Tuesday, June 9, 2015

John Banville's THE SEA: Sentence Geek's Delight

Banville is a brilliant enough stylist to make you overlook both the essential misanthropy of this book and its unwillingness (for most of the undertaking, at any rate) to bother with a plot. As my friend +Richard Gibney put it, THE SEA "really takes off in the last ten pages."

It does indeed, and it packs a wallop. Loss, memory (functional and failing), grief, alienation, and survivor guilt are all major themes here, and they all pay off.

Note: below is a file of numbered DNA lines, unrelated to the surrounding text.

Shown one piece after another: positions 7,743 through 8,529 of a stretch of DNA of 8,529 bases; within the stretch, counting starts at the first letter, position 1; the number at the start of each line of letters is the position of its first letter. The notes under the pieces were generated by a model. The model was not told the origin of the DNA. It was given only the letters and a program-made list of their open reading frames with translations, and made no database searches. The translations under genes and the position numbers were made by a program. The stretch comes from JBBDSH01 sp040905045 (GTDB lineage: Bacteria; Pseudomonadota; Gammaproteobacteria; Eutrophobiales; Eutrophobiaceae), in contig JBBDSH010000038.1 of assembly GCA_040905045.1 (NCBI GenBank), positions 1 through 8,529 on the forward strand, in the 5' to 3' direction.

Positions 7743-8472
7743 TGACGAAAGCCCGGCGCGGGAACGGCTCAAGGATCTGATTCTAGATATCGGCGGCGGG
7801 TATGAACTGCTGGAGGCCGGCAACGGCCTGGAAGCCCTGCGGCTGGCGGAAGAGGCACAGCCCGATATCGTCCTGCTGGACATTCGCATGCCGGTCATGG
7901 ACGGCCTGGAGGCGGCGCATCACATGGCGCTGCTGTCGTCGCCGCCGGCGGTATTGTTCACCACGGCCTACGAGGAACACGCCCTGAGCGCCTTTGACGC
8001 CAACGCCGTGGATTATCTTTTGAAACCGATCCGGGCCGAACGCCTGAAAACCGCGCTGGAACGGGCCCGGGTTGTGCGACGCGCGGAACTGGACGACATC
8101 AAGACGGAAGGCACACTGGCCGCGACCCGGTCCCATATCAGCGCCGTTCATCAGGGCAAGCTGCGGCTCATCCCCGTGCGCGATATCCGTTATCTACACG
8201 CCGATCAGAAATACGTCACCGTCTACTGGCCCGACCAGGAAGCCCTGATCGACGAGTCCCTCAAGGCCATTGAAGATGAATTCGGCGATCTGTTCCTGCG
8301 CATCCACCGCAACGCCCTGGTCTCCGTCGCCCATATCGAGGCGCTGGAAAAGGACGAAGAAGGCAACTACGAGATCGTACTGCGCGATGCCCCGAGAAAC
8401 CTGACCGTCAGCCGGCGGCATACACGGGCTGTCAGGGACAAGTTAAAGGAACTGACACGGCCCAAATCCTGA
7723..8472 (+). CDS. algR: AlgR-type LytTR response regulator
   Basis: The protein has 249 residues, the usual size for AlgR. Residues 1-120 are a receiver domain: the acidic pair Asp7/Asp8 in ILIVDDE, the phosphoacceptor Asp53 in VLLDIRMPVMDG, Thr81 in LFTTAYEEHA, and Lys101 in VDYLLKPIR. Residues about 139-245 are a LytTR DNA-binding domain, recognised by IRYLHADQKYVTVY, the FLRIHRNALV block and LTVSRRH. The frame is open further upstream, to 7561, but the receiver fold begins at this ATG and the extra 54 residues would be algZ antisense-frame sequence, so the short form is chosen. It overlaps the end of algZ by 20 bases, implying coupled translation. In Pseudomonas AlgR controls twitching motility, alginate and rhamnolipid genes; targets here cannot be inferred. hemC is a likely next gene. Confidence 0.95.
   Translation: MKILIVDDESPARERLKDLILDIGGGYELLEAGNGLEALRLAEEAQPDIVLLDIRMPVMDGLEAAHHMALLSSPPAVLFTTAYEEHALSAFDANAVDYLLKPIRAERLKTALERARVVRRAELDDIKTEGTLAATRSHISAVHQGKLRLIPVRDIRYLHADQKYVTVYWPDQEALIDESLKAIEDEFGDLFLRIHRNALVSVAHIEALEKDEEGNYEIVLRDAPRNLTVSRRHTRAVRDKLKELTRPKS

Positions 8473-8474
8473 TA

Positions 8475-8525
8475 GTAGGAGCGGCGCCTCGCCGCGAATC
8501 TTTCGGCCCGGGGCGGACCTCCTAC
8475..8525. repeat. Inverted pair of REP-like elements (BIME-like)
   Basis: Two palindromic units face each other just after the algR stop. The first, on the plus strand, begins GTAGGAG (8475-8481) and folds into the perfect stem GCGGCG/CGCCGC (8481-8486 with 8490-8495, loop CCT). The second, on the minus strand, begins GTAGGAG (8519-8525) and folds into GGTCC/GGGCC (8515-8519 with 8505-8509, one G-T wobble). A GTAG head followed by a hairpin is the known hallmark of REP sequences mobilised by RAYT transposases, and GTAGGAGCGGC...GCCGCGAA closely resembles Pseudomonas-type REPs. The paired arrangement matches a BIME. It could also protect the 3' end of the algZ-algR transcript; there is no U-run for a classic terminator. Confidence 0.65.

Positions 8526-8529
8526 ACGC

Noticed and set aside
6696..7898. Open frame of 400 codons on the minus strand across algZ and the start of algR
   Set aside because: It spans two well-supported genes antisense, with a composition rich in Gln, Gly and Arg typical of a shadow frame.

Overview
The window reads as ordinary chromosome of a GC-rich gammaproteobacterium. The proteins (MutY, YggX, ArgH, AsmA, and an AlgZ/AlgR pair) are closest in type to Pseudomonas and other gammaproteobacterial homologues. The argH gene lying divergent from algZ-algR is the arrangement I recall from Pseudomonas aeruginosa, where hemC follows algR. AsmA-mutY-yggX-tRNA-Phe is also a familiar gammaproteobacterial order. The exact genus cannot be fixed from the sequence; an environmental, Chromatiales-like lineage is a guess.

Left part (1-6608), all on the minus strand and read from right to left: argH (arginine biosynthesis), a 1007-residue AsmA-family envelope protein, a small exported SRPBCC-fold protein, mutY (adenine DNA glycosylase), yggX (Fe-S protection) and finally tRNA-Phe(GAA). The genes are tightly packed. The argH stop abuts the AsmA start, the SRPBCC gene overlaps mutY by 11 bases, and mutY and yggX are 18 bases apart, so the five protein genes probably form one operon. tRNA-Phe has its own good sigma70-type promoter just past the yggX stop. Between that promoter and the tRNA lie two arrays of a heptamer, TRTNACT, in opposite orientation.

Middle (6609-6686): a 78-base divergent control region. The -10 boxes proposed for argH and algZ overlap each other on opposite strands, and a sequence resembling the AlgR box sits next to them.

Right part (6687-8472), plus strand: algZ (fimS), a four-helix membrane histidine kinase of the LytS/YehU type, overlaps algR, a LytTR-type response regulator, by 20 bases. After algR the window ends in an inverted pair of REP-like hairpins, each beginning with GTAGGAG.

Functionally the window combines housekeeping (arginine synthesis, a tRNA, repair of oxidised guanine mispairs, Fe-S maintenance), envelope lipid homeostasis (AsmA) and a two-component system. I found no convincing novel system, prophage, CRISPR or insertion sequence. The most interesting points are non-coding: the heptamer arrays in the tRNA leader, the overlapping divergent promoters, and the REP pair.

With prose that astonishes on nearly every page, and an uncanny ability to capture the essence of a given moment, Banville earned all the accolades this intricate novel brought him. Even so, I suspect THE SEA's density, its pervasive cynicism, and its fundamental distrust of people will not be to everyone's taste. Sentence geeks, on the other hand, will follow his lead. I did.